According to the textbook definition, cash management is simply looking at one’s income and expenses, and. If one’s income exceeds expenses, then they are considered to have positive cash flow, while if their expenses exceed their income, they have negative cash flow. If so, then it becomes a question of how the additional income is deployed. Hopefully the income exceeds the expenses, and then it becomes a question of how that additional cash flow is deployed.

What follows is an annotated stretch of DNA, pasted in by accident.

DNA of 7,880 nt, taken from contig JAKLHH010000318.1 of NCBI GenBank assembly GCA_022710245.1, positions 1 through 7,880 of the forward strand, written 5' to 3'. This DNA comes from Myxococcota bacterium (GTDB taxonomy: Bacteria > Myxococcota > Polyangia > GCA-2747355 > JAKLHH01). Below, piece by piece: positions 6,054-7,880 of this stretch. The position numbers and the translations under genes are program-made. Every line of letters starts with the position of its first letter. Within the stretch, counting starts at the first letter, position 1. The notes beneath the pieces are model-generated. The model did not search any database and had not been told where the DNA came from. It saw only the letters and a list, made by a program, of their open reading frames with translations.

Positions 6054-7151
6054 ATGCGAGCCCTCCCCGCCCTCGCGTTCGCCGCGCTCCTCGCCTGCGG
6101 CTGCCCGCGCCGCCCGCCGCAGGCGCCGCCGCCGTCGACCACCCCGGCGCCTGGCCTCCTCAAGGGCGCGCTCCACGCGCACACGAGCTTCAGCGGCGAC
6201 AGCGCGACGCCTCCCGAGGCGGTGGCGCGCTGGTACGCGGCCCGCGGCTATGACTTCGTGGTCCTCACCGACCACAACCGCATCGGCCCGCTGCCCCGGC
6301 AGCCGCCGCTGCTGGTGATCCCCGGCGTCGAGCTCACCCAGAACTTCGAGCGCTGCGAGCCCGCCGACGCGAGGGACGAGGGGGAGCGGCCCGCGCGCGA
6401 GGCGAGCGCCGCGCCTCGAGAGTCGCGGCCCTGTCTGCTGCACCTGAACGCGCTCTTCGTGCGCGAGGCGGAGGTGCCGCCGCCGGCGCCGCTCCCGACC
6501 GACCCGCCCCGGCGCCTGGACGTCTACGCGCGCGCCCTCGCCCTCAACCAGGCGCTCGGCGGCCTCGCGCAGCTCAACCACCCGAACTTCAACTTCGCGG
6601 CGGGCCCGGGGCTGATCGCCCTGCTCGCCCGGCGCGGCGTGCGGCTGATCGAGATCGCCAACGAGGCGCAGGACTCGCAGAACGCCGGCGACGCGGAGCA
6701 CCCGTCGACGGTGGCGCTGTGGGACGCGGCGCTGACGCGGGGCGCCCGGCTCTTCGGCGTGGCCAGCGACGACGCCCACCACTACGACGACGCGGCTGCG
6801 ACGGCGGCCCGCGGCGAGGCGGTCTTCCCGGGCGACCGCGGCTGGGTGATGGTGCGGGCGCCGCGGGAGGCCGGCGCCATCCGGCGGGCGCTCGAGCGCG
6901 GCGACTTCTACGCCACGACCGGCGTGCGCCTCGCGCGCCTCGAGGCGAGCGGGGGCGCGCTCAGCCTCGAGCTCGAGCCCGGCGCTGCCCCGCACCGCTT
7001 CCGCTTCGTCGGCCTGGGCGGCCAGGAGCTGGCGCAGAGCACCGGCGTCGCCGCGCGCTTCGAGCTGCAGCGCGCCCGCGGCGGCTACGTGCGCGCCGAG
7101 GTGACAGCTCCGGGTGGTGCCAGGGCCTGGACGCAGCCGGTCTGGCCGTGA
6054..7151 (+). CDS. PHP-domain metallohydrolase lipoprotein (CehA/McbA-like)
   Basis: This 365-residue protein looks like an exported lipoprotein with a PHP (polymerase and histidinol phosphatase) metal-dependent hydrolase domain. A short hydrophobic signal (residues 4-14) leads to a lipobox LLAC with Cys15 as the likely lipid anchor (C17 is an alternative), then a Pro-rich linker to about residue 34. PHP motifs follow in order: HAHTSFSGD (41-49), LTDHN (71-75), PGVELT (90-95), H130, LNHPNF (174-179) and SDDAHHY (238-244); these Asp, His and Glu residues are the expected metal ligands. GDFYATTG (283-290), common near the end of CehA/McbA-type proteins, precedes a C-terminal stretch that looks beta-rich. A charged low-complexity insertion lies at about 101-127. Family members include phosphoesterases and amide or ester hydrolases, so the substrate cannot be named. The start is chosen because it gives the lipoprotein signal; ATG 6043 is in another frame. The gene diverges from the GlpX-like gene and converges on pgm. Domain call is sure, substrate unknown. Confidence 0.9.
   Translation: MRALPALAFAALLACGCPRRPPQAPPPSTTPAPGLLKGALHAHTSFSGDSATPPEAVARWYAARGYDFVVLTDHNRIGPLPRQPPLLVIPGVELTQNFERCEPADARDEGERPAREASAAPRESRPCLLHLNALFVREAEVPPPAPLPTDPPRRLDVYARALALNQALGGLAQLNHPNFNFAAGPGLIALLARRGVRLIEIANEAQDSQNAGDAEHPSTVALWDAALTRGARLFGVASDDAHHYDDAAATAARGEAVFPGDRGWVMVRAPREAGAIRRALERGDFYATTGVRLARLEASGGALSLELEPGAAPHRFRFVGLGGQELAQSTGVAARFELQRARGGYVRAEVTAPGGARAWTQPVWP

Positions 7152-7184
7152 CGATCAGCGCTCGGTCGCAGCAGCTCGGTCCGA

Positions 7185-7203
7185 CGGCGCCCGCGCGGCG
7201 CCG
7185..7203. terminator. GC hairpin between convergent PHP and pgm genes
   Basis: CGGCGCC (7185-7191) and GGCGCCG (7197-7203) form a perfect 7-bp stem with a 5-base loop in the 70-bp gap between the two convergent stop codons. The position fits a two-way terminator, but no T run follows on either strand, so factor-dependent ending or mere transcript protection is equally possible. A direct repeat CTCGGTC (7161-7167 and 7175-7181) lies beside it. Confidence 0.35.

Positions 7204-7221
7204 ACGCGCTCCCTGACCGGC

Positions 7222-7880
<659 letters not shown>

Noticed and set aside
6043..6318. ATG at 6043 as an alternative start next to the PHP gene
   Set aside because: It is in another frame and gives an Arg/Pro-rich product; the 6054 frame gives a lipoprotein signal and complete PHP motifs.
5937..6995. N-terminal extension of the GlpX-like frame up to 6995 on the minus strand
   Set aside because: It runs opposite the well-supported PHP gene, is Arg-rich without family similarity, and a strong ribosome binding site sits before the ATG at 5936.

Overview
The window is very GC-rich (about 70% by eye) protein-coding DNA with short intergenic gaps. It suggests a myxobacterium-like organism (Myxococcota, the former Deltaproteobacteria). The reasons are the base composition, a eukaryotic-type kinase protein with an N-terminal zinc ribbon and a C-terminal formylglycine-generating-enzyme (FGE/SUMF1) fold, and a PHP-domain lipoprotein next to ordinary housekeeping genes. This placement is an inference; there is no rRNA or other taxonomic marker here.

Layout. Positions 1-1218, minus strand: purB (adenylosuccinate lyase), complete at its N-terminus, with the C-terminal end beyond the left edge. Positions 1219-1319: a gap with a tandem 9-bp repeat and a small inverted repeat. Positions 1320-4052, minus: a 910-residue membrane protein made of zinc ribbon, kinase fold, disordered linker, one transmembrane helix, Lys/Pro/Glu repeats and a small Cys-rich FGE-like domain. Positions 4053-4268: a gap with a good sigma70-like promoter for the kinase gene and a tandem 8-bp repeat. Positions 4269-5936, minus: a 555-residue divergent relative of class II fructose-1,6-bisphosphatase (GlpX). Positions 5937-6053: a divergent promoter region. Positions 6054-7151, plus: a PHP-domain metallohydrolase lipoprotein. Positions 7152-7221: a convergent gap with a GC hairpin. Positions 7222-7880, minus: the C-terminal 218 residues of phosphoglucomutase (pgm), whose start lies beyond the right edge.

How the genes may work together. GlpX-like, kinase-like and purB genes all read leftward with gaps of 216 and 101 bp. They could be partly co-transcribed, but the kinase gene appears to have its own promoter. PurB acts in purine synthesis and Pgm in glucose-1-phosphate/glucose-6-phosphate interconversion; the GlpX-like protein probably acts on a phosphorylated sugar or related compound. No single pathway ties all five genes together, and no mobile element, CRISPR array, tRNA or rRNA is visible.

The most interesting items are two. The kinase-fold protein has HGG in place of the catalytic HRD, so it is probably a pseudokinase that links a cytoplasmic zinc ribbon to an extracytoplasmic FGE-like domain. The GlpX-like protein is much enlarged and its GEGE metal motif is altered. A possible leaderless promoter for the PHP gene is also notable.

M&A takes cash management to another level. We like to develop and review a client’s balance sheet, which lists all their assets and debts. Unlike many financial advisors who focus on the assets, we turn our attention to the clients’ debts, as that is typically the area in which we can offer the greatest improvement in one’s cash flow and overall financial health. In fact, reviewing a client’s balance sheet tends to be one of the first things we do in any review meeting, particularly in the early years of a client relationship. We seek methods to assist in debt reduction and/or ways in which clients can refinance the9ir dent to reduce the amount of money they pay each month and overall their lifetime to other financial institutions.